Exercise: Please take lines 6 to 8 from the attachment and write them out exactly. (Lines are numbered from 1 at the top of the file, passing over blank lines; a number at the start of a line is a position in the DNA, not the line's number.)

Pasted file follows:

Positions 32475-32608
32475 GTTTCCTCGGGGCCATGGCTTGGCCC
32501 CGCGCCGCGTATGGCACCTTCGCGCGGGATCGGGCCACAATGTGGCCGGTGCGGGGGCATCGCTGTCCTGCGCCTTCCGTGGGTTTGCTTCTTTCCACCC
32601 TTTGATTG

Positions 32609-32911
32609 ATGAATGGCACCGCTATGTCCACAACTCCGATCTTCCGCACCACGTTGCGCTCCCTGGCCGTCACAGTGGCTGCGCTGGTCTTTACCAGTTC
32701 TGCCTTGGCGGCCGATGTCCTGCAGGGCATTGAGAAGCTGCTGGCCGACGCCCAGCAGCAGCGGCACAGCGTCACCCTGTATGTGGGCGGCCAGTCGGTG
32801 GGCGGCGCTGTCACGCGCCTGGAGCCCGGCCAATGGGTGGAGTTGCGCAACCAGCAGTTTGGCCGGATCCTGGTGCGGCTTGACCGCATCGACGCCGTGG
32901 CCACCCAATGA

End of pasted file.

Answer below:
32609 ATGAATGGCACCGCTATGTCCACAACTCCGATCTTCCGCACCACGTTGCGCTCCCTGGCCGTCACAGTGGCTGCGCTGGTCTTTACCAGTTC
32701 TGCCTTGGCGGCCGATGTCCTGCAGGGCATTGAGAAGCTGCTGGCCGACGCCCAGCAGCAGCGGCACAGCGTCACCCTGTATGTGGGCGGCCAGTCGGTG
32801 GGCGGCGCTGTCACGCGCCTGGAGCCCGGCCAATGGGTGGAGTTGCGCAACCAGCAGTTTGGCCGGATCCTGGTGCGGCTTGACCGCATCGACGCCGTGG